By Jenny Hottle, senior staff writer
Tuesday, Dec. 3, 2013
Originally posted on diamondbackonline.com

When university alumnus Sam Blum takes the company car to the grocery store or the movie theater, he’s ready for the cameras to come out.

And when he drives down the highway, other drivers honk, wave or laugh. Each week, it’s a new city, but the same reactions and attention are nothing out of the ordinary for Blum, who is spending a year on the road as one of 12 Hotdoggers driving Oscar Mayer’s six Wienermobiles around the country.

“In the age of smartphones, people are constantly taking photos on the road. Sometimes it can be hard to change lanes because people are right next to us snapping away,” Blum said. “We drive it every day, but it’s something that just doesn’t come around every day, so I can understand the excitement.”

Blum, who graduated with a marketing degree in May, was selected from a pool of about 1,200 applicants for a one-year position as a brand ambassador and spokesman for Oscar Mayer. He and his co-driver, Cokie Reed, a University of Texas alumna, have visited about 15 states to promote the company since starting their jobs in June.

In a typical week, they’ll devote one day to traveling, spending four to 13 hours in the Wienermobile. They’ve been north to Boston, south to Nashville, Tenn., and as far west as Chicago. In each city, they participate in three or four days of events, ranging from parades to car shows and state fairs, where they talk to people and pass out the famous Wiener Whistles.

People in their 60s and 70s often bring their Wiener Whistles and talk to the Hotdoggers about seeing the Wienermobile for the first time as a child. Now, they bring their own children and grandchildren to see the spectacle.

“It’s awesome to be part of something that’s an American icon,” Blum said. “It’s been around for a while, but it’s still completely relevant.”

Blum is used to driving the Wienermobile — about 27 feet, or 60 hot dogs, long — but the size was a shock at first. The largest model of the 2014 Ford F-Series pickup truck, America’s best-selling consumer vehicle, is just more than 19 feet in length.

“My first time seeing the Wienermobile was actually when I got this job,” he said. “We did a photoshoot during training. I saw the vehicle and thought, ‘Oh, I can’t believe this is what I’m driving for the next year.’”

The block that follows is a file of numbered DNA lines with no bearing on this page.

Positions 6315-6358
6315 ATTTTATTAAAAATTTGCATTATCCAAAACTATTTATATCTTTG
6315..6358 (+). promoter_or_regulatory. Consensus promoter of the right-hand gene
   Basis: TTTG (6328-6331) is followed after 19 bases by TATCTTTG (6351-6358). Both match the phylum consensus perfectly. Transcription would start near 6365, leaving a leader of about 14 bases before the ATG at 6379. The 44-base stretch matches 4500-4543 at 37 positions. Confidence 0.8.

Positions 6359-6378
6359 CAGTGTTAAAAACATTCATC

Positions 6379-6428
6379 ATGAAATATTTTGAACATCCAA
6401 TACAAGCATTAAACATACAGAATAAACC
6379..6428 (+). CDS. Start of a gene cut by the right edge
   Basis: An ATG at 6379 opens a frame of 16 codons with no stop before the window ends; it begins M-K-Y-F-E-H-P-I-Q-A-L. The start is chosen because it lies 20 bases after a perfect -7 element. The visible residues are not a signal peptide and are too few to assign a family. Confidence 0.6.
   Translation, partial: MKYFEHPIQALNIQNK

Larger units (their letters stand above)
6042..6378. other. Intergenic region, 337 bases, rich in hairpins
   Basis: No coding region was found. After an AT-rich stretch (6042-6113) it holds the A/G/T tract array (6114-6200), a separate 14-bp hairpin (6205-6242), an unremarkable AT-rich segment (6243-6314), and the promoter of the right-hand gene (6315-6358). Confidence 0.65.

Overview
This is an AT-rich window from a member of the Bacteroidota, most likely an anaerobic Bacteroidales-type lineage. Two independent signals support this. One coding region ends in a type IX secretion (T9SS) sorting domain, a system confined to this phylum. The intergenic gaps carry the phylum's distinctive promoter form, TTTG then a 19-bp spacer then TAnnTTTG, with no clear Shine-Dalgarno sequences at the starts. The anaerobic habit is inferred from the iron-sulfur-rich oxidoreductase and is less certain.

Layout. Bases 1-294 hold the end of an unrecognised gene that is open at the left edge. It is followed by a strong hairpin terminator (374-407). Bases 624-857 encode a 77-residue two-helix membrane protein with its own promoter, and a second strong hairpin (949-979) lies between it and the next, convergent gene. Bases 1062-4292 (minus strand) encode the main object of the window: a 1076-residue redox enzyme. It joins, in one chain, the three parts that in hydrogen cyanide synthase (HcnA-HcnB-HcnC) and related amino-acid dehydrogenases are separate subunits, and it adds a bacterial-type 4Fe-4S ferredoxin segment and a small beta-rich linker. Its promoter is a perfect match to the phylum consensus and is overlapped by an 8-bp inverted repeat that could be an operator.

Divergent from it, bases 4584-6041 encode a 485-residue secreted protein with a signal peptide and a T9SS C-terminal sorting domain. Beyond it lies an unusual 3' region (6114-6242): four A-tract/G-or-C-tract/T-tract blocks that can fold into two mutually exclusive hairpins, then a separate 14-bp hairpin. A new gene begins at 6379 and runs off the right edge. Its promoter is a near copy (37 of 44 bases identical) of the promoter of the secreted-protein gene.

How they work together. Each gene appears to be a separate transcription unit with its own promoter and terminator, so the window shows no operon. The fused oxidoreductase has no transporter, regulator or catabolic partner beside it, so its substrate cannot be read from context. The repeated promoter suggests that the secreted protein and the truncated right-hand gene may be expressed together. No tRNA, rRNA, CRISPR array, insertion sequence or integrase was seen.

At Hot Dog High, where Hotdoggers learn public relations and marketing skills, they spend about 40 hours training before they’re allowed to take the Wienermobile out on the road.

Luckily, driving the giant hot dog is not as hard as it looks, Reed said. Powered by a Chevrolet-sourced V-8 engine, the Wienermobile feels like a minivan or large SUV, she said.

“The only thing we have to plan for in advance is parking,” Reed said. “We take up about three-and-a-half parking spaces.”

Once in a while, they’ll have to parallel park. It’s a little tricky, Blum said, but one of the partners will step outside and direct the driver to safely park the Wienermobile.

“We don’t want to scratch our buns,” Blum said. “Sorry, I’m loaded with puns.”

Driving the Wienermobile was never in Blum’s career plan. His application for the Hotdogger position was one of a long list of job applications he sent out as his graduation date drew closer. As he kept moving through the interview process and eventually received an offer, he realized it couldn’t have fit better with his interests.

“I saw two sides: I could get some practical experience with public relations and marketing,” Blum said. “I also get to have this adventure. I get paid to travel across the country, meet people and just do something different.”

Growing up, Blum was fascinated by cars, his mother said. He had a huge collection of Hot Wheels cars, including a collector’s model of the Wienermobile. But Roz Blum never thought her son would one day be driving the real hot dog vehicle, complete with a license plate that reads “WNR MBLE.”

Years later, though, she found herself riding “shot-bun” in the Wienermobile in Laurel’s Fourth of July parade.

“It was great. This job sounded like it was going to be a fun and unique experience for him,” Roz Blum said. “He really has a lot of opportunities to interact with the public, and that’s something he enjoys.”

Sam Blum and Reed will work together until January, when they’ll switch partners and move to new regions of the country. When his contract ends in June, Blum hopes to settle in the northeast and work at a public relations firm or advertising agency. For now, he’s enjoying life on the road, meeting different people and seeing new parts of the country.

Blum and Reed will be on the campus with the Wienermobile today and Thursday to share their experiences as Hotdoggers and talk about job opportunities within the company.

“After this year is up, I don’t know how much traveling I’ll be able to handle, but it’s just been such a cool opportunity,” he said. “It’s weird with all of my friends moving to New York or D.C. and starting their desk jobs. Even though I live in hotels, I get to see the country and meet all kinds of people. There’s just nothing else like this.”

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